Knole

“One had a sense of links fished up into the light which are usually submerged.”
— Virginia Woolf, after visiting Knole, 23 January 1927

"A detailed close up of the great chimneypiece and overmantel in the Ballroom at Knole." (c) NTPL/Andreas von Einsiedel. No copyright infringement intended. Image found in the National Trust's Works In Print Catalogue: https://worksinprint.files.wordpress.com/2014/02/030-001-19-knole-sevenoaks-kent.jpg

“A detailed close up of the great chimneypiece and overmantel in the Ballroom at Knole. ” (c) NTPL/Andreas von Einsiedel. Image found at the National Trust’s Works In Print Web site: http://catalogue.worksinprint.com/p195927125/h5726b1f4#h5726b1f4

Preview

There is a window at Knole, a house with three hundred and sixty-five rooms: a room for every day of the year, they say, so many it’s rumoured that some remain unmapped.

This window is not grand. It does not glow with gold-tinted light. Nor does it command a prospect high above gallery or dining hall, presiding over brightly painted rams and leopards, pale gentle-faced courtiers and caryatid Medusæ, all the guardians of this noble house. No, this window nestles in the angle made by the join of landing and wall of a lesser member of Knole’s complement of fifty-two staircases.

I found it behind a door I’m not sure I was supposed to open. Its dove-grey walls came as a relief after the vibrant explosion of colour and texture in the public rooms. Through the window clear sunlight fell so softly that it did not carry any distance, but rather halted just past the frame. In this still place, where even the dust motes fell quietly, as if conscious of making too much noise, I sensed grace waiting for me, patiently but without fanfare, as is its nature. Unsure how much time I had before the inevitable arrival of guard or beadle, I stopped to rest my cheek on the stone sill of the casement.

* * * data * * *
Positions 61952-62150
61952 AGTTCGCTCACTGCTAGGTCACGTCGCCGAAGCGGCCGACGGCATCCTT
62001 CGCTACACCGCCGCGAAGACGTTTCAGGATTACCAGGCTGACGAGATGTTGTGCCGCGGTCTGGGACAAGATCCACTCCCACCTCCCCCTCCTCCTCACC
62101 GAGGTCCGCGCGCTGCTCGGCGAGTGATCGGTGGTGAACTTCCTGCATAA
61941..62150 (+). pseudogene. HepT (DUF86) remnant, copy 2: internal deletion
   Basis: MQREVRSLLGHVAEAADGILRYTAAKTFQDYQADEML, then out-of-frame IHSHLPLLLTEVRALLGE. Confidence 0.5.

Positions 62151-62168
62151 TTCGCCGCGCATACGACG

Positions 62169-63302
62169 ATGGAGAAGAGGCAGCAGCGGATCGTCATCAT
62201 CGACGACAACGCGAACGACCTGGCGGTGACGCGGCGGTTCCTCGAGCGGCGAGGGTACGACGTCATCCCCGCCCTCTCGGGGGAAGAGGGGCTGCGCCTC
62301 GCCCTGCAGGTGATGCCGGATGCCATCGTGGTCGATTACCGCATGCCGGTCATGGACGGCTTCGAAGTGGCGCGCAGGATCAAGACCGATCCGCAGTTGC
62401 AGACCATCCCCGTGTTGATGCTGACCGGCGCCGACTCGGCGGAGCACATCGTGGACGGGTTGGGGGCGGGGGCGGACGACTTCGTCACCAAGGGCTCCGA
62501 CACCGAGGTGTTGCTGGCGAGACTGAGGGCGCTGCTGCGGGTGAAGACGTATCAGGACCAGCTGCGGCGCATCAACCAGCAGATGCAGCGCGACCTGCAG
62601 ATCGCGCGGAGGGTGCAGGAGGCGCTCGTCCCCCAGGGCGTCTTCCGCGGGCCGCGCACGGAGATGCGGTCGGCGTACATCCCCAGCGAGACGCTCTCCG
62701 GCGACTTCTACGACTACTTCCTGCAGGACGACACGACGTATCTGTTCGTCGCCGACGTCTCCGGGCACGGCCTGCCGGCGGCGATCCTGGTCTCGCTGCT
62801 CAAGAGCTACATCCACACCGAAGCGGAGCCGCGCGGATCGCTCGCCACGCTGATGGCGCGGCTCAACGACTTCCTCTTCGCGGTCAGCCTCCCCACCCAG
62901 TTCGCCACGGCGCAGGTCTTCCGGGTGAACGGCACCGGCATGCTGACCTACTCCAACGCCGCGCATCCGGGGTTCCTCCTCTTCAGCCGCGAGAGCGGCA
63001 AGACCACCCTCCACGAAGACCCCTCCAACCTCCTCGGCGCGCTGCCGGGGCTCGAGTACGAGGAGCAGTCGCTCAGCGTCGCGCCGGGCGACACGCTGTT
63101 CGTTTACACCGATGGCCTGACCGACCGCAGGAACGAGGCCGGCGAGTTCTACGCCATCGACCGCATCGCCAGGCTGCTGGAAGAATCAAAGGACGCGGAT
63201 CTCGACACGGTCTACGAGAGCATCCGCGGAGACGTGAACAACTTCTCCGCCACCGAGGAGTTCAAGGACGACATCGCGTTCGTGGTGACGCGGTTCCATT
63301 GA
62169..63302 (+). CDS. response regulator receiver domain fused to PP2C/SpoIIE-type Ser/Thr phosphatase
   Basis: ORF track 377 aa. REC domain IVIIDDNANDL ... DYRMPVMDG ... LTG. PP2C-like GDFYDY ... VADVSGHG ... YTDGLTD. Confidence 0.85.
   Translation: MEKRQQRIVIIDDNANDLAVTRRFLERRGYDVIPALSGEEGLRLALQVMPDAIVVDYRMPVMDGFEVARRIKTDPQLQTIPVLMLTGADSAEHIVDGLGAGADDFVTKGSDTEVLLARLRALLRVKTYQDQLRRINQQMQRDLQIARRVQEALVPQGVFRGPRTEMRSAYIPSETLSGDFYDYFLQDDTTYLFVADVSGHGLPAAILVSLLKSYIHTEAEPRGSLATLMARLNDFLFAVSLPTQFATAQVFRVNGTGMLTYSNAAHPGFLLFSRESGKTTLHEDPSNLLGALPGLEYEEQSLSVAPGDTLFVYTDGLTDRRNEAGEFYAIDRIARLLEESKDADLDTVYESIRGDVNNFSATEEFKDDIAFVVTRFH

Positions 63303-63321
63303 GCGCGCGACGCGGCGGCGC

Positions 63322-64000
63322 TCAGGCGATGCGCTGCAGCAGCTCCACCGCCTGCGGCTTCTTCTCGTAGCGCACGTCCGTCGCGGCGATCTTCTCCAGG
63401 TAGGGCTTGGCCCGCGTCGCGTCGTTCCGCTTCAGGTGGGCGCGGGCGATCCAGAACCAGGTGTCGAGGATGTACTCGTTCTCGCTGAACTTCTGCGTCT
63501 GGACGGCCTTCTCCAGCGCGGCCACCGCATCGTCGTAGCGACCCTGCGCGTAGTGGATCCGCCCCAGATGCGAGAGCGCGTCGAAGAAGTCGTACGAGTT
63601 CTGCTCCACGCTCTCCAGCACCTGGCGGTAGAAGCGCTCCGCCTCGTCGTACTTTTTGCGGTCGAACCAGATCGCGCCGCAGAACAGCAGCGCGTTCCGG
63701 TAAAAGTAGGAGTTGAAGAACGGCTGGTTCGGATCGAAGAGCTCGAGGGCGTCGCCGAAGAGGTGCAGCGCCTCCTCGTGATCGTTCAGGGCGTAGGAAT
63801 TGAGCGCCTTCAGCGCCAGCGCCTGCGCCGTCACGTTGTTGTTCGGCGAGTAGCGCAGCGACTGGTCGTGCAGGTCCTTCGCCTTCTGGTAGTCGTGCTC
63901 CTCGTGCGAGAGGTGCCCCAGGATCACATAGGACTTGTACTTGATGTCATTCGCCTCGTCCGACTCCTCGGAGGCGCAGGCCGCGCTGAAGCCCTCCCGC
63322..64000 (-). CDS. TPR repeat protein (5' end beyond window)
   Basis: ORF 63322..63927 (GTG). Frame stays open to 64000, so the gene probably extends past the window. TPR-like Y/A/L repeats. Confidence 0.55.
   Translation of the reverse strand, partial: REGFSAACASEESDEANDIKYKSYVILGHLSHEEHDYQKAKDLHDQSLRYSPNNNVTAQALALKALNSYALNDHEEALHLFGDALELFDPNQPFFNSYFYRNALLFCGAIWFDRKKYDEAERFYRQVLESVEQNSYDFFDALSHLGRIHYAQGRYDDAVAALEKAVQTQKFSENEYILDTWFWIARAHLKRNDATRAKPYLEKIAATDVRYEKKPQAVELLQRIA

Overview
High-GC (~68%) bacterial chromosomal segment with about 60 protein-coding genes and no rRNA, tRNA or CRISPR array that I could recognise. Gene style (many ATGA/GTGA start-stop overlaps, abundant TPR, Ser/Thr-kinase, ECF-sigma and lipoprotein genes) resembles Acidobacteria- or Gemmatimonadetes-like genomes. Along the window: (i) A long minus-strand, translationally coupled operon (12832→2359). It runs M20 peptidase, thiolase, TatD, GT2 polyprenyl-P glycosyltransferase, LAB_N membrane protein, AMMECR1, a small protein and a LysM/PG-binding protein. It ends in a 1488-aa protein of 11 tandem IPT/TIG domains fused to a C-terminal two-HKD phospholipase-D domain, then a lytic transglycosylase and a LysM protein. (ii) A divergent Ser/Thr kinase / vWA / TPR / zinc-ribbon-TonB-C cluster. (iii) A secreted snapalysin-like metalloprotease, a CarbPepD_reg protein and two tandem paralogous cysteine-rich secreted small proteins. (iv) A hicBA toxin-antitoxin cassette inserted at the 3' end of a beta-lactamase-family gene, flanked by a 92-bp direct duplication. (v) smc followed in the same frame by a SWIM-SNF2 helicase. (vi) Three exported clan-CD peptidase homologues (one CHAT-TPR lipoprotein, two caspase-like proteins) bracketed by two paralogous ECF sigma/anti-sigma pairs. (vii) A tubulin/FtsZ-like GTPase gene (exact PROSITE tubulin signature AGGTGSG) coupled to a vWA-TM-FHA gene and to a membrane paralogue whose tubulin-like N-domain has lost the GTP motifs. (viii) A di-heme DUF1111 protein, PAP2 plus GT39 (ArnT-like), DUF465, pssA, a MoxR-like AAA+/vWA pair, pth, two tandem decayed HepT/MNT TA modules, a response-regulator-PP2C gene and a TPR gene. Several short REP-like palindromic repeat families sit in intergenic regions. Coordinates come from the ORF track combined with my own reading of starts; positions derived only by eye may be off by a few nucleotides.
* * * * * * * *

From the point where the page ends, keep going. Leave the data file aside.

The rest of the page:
“Casement.” Here is a word out of Tennyson, belonging to storybook princesses or one of Mrs. Radcliffe’s beleaguered heroines. As is tradition, my casement was narrow, mullioned, the glass within the frame bubbled and puckering. Together we gazed imperfectly out onto an interior courtyard, a view shared by similar casements scattered almost at random across a triangle of walls. Far below me, at the heart of this secret, an ashen figure crouched atop a knotty pedestal. The distorted buckle of the glass kept the image from coalescing into a nameable whole. Fountain, statue, remnants of both, collapsing into each other or propped together for storage, it was impossible to say. What is certain is that the arrangement had been forgotten. Or rather, that it existed out of time.

In my memory there are no doors onto the courtyard. The rational part of my mind lazily insists that there must have been a door somewhere down there, beneath the very window at which I was standing and occluded from my sight being the most logical solution…